Did you know that at least 15,000 Canadians fought in the Civil War? There may have been more that fought but we have no records of the men that fought for the South. Because of the cotton coming from the South, Britain sided with and supported the Confederates. Canada too, in some instances, aided the South by giving refuge to Confederate soldiers. In some ways then, the civil war seeped into Canada. Most of Canada’s population is located along the US border, and many Americans had moved north to start new farms. When the call to arms came, many of these farmers rushed down to help fight the South.
Two weeks ago, I went with my 7/8 class to the Otterville Civil War Re-enactment. The little town of Otterville (what – you haven’t heard of it?!) actually has a little Civil War cemetery. It was a rainy, cold afternoon, which always seems to add to the solemnity of these events. We filed off the bus and were greeted by a Union soldier who led us to the town blacksmith. He was very interesting, but it was also very nice to stand around the nice warm forge.
Next was the field doctor. His demonstrations and speech was definitely the highlight of the afternoon. His tools and instruments were all lined up in front of him as he proceeded to tell us how to amputate a limb. It was at that point that I was thankful I skipped lunch. I noticed that some of the students were becoming a little white faced as he enthusiastically explained the proper method of cutting the skin off of an amputated arm into proper flaps. One student started to edge to the back of the crowd as the ‘doctor’ instructed us how to saw through the bone. When he picked up a pair of pliers, I led a couple of the shell shocked students away from the tent to have a little breather. I made sure they were out of earshot. I came back just in time to hear him talking about how the doctor would sometimes have to dig into the wound and dig out the artery with a clamp. I was feeling very woozy by the time he was finished. When he ended, he asked for questions. I jumped in like an acrobat – “Sorry – no time for questions – got to keep moving!” The doctor looked a little disappointed. We moved along as the good doctor waved goodbye (with a saw in his hand) and told us to come back when we had more time.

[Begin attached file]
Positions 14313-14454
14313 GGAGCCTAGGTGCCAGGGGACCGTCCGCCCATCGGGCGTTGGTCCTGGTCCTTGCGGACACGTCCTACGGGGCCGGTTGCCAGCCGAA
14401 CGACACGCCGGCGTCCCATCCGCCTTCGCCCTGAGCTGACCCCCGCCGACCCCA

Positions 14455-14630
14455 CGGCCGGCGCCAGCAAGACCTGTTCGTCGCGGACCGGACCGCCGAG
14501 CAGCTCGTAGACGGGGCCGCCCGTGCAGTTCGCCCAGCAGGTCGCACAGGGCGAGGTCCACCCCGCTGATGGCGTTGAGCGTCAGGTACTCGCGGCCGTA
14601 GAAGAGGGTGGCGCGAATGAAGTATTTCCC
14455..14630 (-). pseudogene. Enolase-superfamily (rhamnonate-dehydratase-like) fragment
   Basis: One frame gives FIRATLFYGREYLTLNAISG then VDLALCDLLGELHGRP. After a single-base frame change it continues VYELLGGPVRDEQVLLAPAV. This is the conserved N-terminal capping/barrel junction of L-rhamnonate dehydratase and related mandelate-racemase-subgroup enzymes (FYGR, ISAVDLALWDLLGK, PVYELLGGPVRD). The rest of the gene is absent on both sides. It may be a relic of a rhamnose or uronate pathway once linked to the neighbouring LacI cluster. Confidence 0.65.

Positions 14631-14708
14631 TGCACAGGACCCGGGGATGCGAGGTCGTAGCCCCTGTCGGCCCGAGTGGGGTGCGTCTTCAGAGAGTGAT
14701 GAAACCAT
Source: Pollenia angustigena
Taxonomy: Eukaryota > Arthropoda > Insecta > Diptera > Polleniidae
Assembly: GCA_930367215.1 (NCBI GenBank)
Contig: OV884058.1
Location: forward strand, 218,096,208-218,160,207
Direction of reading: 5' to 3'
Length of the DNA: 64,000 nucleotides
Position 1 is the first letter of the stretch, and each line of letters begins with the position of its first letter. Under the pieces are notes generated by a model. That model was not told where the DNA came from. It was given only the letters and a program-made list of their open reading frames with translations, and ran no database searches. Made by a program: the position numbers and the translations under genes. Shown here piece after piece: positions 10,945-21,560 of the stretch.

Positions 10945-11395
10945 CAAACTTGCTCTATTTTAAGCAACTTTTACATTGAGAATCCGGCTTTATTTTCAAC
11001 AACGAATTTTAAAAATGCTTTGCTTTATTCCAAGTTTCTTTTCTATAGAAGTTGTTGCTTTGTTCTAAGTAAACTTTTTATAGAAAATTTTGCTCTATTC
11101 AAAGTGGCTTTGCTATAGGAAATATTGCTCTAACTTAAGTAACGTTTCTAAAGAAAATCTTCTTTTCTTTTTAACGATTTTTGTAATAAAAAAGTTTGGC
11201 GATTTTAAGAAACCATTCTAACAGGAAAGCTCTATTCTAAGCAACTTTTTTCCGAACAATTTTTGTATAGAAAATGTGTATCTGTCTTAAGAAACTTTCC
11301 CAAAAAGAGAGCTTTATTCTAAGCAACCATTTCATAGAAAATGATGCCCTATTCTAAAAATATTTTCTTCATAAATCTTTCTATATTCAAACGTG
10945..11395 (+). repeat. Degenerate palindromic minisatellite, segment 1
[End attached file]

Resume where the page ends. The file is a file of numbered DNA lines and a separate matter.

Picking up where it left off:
It was now time to learn how to shoot a musket. We gathered around a couple of Union soldiers who gave us a couple of demonstrations. After the smoke cleared away, and the ringing in our ears subsided, one of the soldiers asked if the teacher would like to shoot the musket. “Look at the time!” I said. “I think everyone wants to go back and listen to the doctor explain how he treats gangrene.” It was to no avail. The kids were chanting “Shoot! Shoot!” I stepped forward took the musket and loaded her up. A Civil War soldier was expected to shoot three rounds per minute. It only took me four minutes. I shot the musket with perfect precision. Half the students fell to the ground for effect.
As I led the students back to bus, I listened in on the excited chatter about amputated limbs, 19th century clothing, muskets, bullet wounds and battles. I love how history can come alive like it did that afternoon for a grade 7/8 class and for their teacher.